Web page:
|EARLS, KAYLA - North Dakota State University|
|PORTER, MONIQUE - Pennsylvania State University|
|Rinehart, Joseph - Joe|
|GREENLEE, KENDRA - North Dakota State University|
Submitted to: Journal of Experimental Biology
Publication Type: Peer Reviewed Journal
Publication Acceptance Date: 10/20/2021
Publication Date: 11/26/2021
Citation: Earls, K., Porter, M., Rinehart, J.P., Greenlee, K. 2021. Thermal history of alfalfa leafcutting bees affects nesting and diapause incidence. Journal of Experimental Biology. 224(22). https://doi.org/10.1242/jeb.243242.
Interpretive Summary: The alfalfa leafcutting bee is critical to the production of alfalfa seed, meaning it is vital to the $9.9 billion alfalfa industry. Alfalfa leafcutting bees are an intensely managed species, with many aspects of its lifecycle carefully controlled. Of particular interest to many bee managers is the spring incubation, which requires a one month incubation at warm temperatures before adult emergence occurs. When weather events lead to a delay in crop bloom, the bees must be delayed as well, which is often accomplished by a short storage period at a low temperature. However, while survival of these low temperatures has been well established, other implications that could cause a reduction in insect quality are less clear. In this study, we exposed bees undergoing spring incubation to two different one week long low temperature treatments: a static thermal regime (STR) where the temperature remained constant, and a fluctuating thermal regime (FTR) where the cold exposure was interrupted by a daily pulse of high temperature. Upon emergence, the bees were then assessed for their performance under field conditions, as well as how the cold treatment affected the resulting offspring. Our results indicate that bees stored under FTR were more likely to nest than those stored under STR, perhaps partially due to sublethal effects such as damaged wings that was observed in the STR treated bees. The resulting offspring were affected as well, with those from FTR treated bees being significantly more likely to enter an overwintering stage than both the STR treated bees and the controls that did not undergo storage. These results demonstrate that many factors should be considered when implementing cold storage protocols for this important alternative pollinator.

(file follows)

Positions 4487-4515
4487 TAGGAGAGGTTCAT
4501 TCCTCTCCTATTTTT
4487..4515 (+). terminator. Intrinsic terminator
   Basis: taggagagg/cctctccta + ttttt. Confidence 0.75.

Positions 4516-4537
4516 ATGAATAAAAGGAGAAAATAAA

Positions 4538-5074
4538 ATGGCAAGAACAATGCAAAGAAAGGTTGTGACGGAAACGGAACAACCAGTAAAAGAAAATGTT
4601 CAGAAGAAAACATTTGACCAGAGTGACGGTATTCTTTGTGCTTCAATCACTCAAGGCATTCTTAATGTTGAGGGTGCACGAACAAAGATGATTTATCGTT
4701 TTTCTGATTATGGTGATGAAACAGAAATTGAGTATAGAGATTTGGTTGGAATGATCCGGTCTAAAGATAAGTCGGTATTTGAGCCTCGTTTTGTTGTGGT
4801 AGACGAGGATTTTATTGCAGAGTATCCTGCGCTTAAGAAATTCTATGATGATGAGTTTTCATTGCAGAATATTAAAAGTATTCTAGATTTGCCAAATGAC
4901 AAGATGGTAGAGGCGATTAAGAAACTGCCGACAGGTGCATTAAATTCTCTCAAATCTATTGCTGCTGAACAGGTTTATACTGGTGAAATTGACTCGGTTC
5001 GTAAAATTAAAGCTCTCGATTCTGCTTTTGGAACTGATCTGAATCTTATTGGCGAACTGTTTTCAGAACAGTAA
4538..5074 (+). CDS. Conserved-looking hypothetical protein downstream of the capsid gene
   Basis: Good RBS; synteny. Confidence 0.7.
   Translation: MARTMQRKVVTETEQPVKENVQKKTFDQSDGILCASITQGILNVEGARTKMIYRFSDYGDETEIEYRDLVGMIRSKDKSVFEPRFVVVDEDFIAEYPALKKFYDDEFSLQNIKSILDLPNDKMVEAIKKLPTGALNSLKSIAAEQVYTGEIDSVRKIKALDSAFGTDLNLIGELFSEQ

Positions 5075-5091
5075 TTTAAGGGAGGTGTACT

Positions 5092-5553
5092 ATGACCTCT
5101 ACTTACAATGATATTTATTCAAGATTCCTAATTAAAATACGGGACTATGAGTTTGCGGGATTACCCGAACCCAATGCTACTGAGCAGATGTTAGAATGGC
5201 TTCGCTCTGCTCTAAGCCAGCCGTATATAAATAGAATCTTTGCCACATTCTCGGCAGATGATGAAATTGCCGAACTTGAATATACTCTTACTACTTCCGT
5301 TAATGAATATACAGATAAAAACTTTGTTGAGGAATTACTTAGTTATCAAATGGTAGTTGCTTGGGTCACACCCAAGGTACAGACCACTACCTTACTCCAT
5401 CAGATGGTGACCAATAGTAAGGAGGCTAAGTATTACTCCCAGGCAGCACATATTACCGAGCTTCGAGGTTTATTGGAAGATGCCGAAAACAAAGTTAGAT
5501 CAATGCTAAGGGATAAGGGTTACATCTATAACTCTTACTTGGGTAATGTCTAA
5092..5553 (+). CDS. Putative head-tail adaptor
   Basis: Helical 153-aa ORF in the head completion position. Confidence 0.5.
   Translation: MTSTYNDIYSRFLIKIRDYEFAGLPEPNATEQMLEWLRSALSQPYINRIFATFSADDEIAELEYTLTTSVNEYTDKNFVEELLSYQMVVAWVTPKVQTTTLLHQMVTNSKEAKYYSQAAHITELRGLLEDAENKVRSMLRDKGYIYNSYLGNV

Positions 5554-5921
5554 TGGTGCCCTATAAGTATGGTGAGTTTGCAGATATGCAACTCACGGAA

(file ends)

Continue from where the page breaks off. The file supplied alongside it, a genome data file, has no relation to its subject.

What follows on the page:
Technical Abstract: 1. Variable spring temperatures may expose developing insects to sublethal conditions. Exposure to unfavorable conditions may have long-term consequences that affect offspring quantity and quality. The alfalfa leafcutting bee, Megachile rotundata, overwinters as a prepupa and resumes development in the spring. During immobile stages of development, bees must endure temperature conditions wherever the nest is located. Megachile rotundata develop inside structures built from leaves, called brood cells. Female M. rotundata determine various offspring characteristics including sex ratios, individual body size, and possibly diapause incidence. 2. The purpose of this study was to determine if exposure to low temperature stress during development reduces future reproductive fitness, including offspring quality and quantity. To test this, developing male and female Megachile rotundata were exposed to either a fluctuating (FTR) or constant (STR) low temperature stress for one week, during the prepupal stage. After adult emergence, bees were marked, released into a field cage in an alfalfa field, and observed to measure reproductive output. Offspring were brought into the lab to measure diapause incidence, sex ratios, and dry weight. 3. FTR-treated females were more likely to nest compared to control or STR-treated bees. However, the number of offspring did not statistically differ among groups. Interestingly, offspring of FTR-treated bees were more likely to enter diapause, indicating that thermal history of parents during development is an important factor in diapause determination. 4. Low nesting rates of STR-treated parents may be due to sublethal effects that affected wing morphology and thus, ability to fly and mate or make nests. Females that were able to nest had fewer and larger offspring with high viability suggesting a trade-off between quantity and quality of offspring.